14-3-3 proteins regulate Tctp-Rheb interaction for organ growth in Drosophila.
Genetic control of growth is an essential feature of development in all multicellular organisms. Translationally controlled tumor protein (Tctp) is a conserved protein family implicated in cancer. Despite its roles in cell death and proliferation, it is largely unknown how Tctp function is regulated. We have used Drosophila melanogaster, the fruit fly, as a genetic model to delineate the function of Tctp in vivo. Here, we have genetically identified the 14-3-3 genes as interacting partners of Tctp. Work carried out by researchers at KAIST reveals that 14-3-3s promote the interaction between Tctp and Rheb, two regulators of TOR (Target of rapamycin) signaling. This study provides a novel mechanism of 14-3-3s in growth regulation.
Tctp was initially identified in cancer cell lines as a highly upregulated protein. Reducing the Tctp level in cancer cells results in tumor reversion, indicating the importance of Tctp regulation. In contrast to extensive cell culture studies, the function of Tctp in animals is not well understood. In this study, the researchers searched for new genes that can interact with Tctp, using a strategy called a “genetic modifier screen” in Drosophila. This approach was based on the assumption that mutations in two interacting genes can result in much stronger, or weaker, phenotypes than those seen for a single mutation. In this screen, they found that partial loss of Tctp results in smaller eyes than the normal, but reducing both Tctp and the 14-3-3 leads to much smaller eyes (Figure 1d), hence identifying 14-3-3 genes as genetic interactors of Tctp.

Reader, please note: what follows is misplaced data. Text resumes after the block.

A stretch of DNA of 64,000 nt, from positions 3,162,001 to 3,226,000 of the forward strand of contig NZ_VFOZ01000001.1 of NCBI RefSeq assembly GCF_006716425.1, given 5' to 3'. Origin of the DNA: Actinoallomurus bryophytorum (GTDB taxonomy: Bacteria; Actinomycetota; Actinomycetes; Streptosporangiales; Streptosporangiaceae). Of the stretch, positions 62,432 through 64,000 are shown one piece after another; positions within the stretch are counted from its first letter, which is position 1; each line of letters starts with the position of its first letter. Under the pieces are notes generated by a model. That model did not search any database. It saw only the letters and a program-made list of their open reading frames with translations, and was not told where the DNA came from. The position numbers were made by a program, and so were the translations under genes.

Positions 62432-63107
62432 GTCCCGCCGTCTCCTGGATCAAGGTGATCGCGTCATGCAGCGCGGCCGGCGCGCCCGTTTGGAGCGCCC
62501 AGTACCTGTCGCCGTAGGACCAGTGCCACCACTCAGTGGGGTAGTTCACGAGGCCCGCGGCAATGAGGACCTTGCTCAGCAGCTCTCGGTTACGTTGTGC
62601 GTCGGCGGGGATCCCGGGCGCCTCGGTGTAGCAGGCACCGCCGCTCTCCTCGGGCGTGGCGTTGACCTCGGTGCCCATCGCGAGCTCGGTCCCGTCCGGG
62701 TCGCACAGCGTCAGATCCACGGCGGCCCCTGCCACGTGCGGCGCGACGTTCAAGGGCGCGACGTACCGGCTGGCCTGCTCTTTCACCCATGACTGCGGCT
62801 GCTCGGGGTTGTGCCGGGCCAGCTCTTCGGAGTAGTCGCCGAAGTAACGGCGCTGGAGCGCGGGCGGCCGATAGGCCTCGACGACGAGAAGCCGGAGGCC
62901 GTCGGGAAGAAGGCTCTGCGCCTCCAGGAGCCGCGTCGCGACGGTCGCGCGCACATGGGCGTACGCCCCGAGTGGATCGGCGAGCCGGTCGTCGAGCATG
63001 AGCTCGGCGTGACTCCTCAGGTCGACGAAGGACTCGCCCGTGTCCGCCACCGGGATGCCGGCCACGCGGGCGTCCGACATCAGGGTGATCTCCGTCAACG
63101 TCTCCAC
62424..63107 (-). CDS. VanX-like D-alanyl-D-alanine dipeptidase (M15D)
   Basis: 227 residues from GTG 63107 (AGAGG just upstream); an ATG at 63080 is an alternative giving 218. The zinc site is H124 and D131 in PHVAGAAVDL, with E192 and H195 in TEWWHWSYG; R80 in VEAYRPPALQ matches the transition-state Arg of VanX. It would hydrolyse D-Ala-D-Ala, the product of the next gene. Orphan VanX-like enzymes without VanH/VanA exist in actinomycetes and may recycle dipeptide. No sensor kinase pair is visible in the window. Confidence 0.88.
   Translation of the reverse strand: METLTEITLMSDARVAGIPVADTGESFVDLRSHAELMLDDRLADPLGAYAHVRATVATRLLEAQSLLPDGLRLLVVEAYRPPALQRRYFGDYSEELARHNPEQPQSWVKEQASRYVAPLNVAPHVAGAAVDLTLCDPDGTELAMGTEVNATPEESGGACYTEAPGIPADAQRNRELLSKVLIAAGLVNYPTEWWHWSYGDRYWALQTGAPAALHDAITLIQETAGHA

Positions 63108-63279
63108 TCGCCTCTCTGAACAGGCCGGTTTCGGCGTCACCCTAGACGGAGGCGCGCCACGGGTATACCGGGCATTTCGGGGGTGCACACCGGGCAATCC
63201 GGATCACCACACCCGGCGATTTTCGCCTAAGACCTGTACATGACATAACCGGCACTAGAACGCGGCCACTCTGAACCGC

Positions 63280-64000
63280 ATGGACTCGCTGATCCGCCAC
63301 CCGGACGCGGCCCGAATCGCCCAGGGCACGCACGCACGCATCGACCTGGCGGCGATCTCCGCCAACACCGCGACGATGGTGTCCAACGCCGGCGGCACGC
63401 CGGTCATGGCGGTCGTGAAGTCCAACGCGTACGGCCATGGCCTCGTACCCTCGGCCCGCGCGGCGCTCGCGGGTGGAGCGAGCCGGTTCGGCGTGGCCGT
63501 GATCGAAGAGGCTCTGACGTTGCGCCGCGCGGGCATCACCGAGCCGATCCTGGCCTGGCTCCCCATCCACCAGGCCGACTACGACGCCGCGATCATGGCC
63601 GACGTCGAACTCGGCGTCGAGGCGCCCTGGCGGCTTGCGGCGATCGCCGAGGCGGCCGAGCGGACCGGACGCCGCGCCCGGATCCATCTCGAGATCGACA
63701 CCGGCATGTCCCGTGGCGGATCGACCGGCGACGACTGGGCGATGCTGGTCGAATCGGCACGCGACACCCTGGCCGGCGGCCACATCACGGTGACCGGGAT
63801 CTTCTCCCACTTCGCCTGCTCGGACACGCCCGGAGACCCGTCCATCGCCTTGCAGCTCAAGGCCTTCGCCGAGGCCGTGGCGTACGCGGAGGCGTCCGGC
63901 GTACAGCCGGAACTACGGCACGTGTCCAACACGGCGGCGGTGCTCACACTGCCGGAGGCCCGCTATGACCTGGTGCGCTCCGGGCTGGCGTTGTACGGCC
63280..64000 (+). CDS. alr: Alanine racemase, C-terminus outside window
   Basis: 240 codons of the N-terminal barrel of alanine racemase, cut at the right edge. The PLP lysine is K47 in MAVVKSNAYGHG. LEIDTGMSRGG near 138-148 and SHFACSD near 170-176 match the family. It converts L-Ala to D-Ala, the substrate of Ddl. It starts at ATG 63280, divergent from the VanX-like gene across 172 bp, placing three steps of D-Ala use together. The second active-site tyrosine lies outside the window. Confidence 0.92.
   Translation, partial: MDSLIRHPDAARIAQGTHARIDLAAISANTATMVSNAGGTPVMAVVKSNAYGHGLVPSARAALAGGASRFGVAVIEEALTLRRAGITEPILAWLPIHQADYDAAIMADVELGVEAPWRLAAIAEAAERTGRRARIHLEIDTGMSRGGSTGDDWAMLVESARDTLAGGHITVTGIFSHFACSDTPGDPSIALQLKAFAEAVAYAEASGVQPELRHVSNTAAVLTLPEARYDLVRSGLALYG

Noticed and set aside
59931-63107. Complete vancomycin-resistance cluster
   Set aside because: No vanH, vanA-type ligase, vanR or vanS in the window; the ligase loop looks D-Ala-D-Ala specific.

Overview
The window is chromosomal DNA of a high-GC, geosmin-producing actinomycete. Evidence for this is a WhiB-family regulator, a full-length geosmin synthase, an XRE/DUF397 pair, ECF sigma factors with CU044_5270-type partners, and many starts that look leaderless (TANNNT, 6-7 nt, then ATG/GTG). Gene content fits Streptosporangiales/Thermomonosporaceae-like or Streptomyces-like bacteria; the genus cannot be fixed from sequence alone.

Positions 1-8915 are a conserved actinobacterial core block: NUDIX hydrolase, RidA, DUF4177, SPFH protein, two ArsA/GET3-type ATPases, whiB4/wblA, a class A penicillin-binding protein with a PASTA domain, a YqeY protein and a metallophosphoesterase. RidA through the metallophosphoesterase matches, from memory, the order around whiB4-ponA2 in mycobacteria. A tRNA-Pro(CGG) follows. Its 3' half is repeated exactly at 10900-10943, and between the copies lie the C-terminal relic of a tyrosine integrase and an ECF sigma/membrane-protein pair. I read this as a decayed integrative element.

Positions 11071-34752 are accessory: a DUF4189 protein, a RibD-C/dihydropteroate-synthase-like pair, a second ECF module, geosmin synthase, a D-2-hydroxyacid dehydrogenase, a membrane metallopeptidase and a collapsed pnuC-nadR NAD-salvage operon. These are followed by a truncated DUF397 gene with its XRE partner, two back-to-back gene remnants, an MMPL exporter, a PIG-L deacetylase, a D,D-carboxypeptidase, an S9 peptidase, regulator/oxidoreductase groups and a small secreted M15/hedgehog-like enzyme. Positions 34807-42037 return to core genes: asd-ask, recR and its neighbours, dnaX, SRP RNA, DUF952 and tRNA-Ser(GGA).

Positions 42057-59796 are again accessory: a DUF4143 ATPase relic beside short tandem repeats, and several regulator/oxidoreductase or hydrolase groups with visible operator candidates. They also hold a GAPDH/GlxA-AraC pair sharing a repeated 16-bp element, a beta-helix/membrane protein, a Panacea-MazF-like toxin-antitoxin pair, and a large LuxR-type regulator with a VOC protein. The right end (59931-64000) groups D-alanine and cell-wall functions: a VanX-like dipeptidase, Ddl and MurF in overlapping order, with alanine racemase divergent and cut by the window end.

It is well known that 14-3-3 proteins are important adaptor molecules that modulate diverse signaling pathways. Functional analysis of 14-3-3 proteins in mammals has been complicated due to the presence of multiple isoforms that are functionally redundant. In contrast, Drosophila has only two isoforms called 14-3-3 and 14-3-3. The researchers showed that loss of either one of the 14-3-3 isoforms does not cause significant growth defects in the eye and head. However, when both isoforms were removed, this resulted in headless flies (Figure 2d). This result indicates that 14-3-3and 14-3-3 are functionally redundant; however, loss of both isoforms is detrimental to organ growth.
An intriguing question then arose: how does partial reduction of either one of the 14-3-3 isoforms cause strong impacts on organ growth when Tctp levels are low? This phenotypic synergy was a clear indication of a strong linkage between 14-3-3 and Tctp. Previously, we have shown that Tctp interacts with Rheb, an activator of TOR signaling important for cell growth. Consistent with the Tctp-Rheb interaction, similar genetic interactions were found to exist between 14-3-3 and Rheb. An obvious implication was that 14-3-3s may be necessary as adaptors for the association between Tctp and Rheb. Indeed, data show that loss of both 14-3-3 isoforms abolishes Tctp-Rheb binding, whereas loss of a single 14-3-3 isoform does not. This biochemical redundancy of 14-3-3 isoforms is also in line with their functional redundancy in organ growth. Taken together, 14-3-3s potentially function as a matchmaker for Tctp and Rheb to promote growth signaling (Figure 2e).
The significance of this study lies in the identification of a new regulatory function for 14-3-3s in growth signaling in vivo. Since abnormal regulation of Tctp and TOR signaling can lead to cancers, mechanistic understanding of their interaction with 14-3-3 can help elucidate the molecular basis of such diseases. Regulatory interaction between 14-3-3 and TOR components also illustrates the importance of cross-talk between genes, providing insights into synergistic effects in many genetic disorders.
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